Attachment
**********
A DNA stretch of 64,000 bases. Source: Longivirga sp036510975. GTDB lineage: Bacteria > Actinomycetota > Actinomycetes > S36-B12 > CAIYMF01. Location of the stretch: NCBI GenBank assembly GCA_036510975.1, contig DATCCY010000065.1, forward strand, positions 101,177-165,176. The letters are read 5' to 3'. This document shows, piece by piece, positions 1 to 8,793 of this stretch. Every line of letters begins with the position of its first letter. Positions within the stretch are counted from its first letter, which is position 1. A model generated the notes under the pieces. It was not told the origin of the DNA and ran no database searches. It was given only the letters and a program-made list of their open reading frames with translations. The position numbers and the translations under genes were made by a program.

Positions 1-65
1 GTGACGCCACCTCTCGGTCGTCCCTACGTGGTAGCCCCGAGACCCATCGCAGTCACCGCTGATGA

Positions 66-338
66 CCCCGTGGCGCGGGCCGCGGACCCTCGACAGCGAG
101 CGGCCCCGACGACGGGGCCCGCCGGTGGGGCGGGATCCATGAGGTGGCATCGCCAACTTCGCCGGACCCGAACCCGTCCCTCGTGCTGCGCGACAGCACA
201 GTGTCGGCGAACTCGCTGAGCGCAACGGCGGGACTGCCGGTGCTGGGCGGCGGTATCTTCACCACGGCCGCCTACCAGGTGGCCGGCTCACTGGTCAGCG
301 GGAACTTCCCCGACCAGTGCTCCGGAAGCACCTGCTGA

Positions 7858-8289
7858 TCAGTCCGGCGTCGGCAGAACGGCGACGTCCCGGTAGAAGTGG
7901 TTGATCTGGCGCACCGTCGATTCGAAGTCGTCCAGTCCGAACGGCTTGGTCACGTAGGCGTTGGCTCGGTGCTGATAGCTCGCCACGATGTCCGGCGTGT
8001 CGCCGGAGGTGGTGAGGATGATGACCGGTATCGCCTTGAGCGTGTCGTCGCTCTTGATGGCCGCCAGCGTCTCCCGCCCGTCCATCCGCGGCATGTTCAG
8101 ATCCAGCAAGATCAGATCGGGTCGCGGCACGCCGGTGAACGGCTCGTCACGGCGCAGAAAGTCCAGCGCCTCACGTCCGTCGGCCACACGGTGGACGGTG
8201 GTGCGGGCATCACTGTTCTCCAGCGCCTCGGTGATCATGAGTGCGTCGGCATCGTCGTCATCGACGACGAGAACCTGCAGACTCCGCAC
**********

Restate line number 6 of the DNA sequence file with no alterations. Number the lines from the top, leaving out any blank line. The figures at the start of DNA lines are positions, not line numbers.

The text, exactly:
101 CGGCCCCGACGACGGGGCCCGCCGGTGGGGCGGGATCCATGAGGTGGCATCGCCAACTTCGCCGGACCCGAACCCGTCCCTCGTGCTGCGCGACAGCACA